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  #31  
Old 01-24-2011, 07:18 PM
dpd3672 dpd3672 is offline
 
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We've got a new member who works for Saginaw Gear. Any chance you can talk to some of the old timers, or dig through some old broom closets for interesting trivia?!?
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  #32  
Old 01-24-2011, 09:32 PM
dukeofdata dukeofdata is offline
 
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The NPM and Trimble companies are long gone, but the buildings are still there: http://forums.thecmp.org/showpost.ph...1&postcount=17
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  #33  
Old 11-01-2011, 02:56 PM
CadillacMike CadillacMike is offline
 
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The burroughs and Univac reference makes me think of the BUNCH companies:
Burroughs
Univac
NCR (National Cash Register)
CDC (Control Data Corporation)
Honeywell.

They were so nicknamed because their Combined revenue in any given year was less than IBM's. As I mentioned earlier, I used to work for IBM and have over a dozen ThinkPads; when I was an undergrad at UMASS, we had a CDC Cyber system they they got because CDC built it for the ruskies but didn't get state dept approval to actually sell it to them!; the Army's old repair parts tracking system DAS3 was based on an ancient Honeywell Level 6 minicomputer with the removable disk packs if you know what they are / were; the Army also dabbled in a Burroughs microcomputer call the TAC running BTOS (Burroughs Tacticval Operating system). that's about all the trivia tie-ins to this that i have with the Bunch for now...
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  #34  
Old 11-01-2011, 04:46 PM
DRBECKER DRBECKER is offline
 
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Actually Remington sold thier typwriter business in 1886.

In 1886, E. Remington and Sons sold its typewriter business to the Standard Typewriter Manufacturing Company, Inc. Included were the rights to use the Remington name. "Standard Typewriter" changed its name in 1902 to "Remington Typewriter Company".

Remington Rand was formed by the merger of the Remington Typewriter Company, Rand Kardex Company, and Powers Accounting Machine Company in 1927. From its inception until 1958, it was led by founder James Rand, Jr. of North Tonawanda, New York.
From 1942 to 1945, Remington Rand was one manufacturer of the M1911A1 .45 caliber automatic pistol used by the United States Armed Forces during World War II. Remington Rand produced more M1911A1 pistols than any other wartime manufacturer.[2]
In 1950, Remington Rand acquired the Eckert-Mauchly Computer Corporation, founded by the makers of the ENIAC, and in 1952, they acquired Engineering Research Associates (ERA), both of which were pioneers in electronic computing. At that time, Remington Rand had become one of the biggest computer companies in the United States.
Remington Rand was acquired by Sperry Corporation in 1955 to form a company then known as Sperry Rand (later shortened to Sperry). Sperry merged in 1986 with Burroughs to form Unisys
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  #35  
Old 11-01-2011, 06:27 PM
Milsurp Collector Milsurp Collector is offline
 
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Quote:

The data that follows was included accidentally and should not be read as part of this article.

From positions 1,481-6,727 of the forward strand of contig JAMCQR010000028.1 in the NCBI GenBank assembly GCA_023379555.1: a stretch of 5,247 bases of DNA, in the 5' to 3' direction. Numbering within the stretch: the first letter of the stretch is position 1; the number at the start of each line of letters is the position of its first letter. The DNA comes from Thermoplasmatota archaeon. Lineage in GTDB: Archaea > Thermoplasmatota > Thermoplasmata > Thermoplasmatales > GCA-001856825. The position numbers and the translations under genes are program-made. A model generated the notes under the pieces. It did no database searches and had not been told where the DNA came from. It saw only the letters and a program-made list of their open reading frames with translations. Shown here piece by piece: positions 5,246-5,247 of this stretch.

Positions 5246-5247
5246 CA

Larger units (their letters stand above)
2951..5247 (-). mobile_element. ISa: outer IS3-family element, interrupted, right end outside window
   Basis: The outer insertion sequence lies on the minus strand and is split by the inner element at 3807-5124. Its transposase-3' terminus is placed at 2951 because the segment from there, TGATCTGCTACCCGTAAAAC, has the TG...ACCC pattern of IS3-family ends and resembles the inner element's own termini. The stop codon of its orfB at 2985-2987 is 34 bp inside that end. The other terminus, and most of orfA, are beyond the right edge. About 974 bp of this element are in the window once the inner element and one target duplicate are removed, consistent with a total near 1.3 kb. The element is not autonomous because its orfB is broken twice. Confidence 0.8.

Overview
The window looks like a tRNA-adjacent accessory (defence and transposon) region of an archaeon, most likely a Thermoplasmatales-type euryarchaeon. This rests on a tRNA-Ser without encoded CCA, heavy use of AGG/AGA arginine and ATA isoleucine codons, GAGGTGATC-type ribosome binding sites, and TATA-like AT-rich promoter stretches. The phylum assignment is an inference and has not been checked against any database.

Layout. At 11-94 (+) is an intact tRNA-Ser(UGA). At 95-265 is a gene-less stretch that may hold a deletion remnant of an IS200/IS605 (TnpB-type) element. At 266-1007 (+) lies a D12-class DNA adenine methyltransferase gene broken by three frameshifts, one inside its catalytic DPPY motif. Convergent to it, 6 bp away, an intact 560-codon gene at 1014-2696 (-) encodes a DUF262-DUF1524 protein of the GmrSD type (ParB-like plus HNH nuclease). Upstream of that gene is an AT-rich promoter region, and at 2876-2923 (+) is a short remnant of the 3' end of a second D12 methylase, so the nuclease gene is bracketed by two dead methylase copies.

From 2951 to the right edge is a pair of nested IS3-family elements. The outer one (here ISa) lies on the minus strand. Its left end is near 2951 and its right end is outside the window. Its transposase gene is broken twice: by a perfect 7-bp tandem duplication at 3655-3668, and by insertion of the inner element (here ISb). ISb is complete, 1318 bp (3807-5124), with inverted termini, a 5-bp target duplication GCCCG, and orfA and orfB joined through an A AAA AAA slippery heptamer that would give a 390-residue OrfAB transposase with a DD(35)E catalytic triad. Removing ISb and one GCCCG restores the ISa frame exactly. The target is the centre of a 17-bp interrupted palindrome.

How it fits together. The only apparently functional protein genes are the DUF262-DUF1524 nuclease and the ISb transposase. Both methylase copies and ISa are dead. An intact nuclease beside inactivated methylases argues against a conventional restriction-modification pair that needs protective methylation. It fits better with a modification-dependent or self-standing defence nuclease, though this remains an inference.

Originally Posted by dpd3672 View Post

Rock Ola - still going strong, still making juke boxes and other novelty type machines (and if you balk at the cost of a Rockola Carbine, take a look at the price of their Jukeboxes!).
Not really.

Quote:
In 1992 Rockola sold the jukebox assets to Glenn Streeter of the Antique Apparatus Company who then consolidated jukebox manufacturing operations in his Torrance, California factory.

http://www.kuijs.net/rock-ola/0200.htm
A California company acquired the Rock-Ola name and is using it to market their products, but it is a different company. Similar to Springfield Armory, Inc. acquiring and using the Springfield Armory name, but it isn't the same as the original Springfield Armory.
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  #36  
Old 11-04-2011, 05:55 AM
epm729 epm729 is offline
 
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As a IBM employee, I was very disappointed that the company never mentioned their war time products in their 100th anniversary events. There was not even a picture posted of a carbine or BAR or grenade launcher. I figure the company only wanted to show case their business achievements but without the war products they would not have had any after 1945.
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  #37  
Old 11-04-2011, 06:07 AM
dpd3672 dpd3672 is offline
 
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Quote:
Originally Posted by epm729 View Post
As a IBM employee, I was very disappointed that the company never mentioned their war time products in their 100th anniversary events. There was not even a picture posted of a carbine or BAR or grenade launcher. I figure the company only wanted to show case their business achievements but without the war products they would not have had any after 1945.
It seems silly to a lot of us, but most companies want to distance themselves from anything political, including guns (and wars).
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  #38  
Old 02-17-2016, 11:01 AM
dpd3672 dpd3672 is offline
 
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Bumping an old thread for some of the newer folks caught up in the Carbine frenzy, lol. Spent a little time on this, and figured the information was worth repeating.
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  #39  
Old 02-18-2016, 06:34 AM
ihc53 ihc53 is offline
 
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Enjoyed the read!
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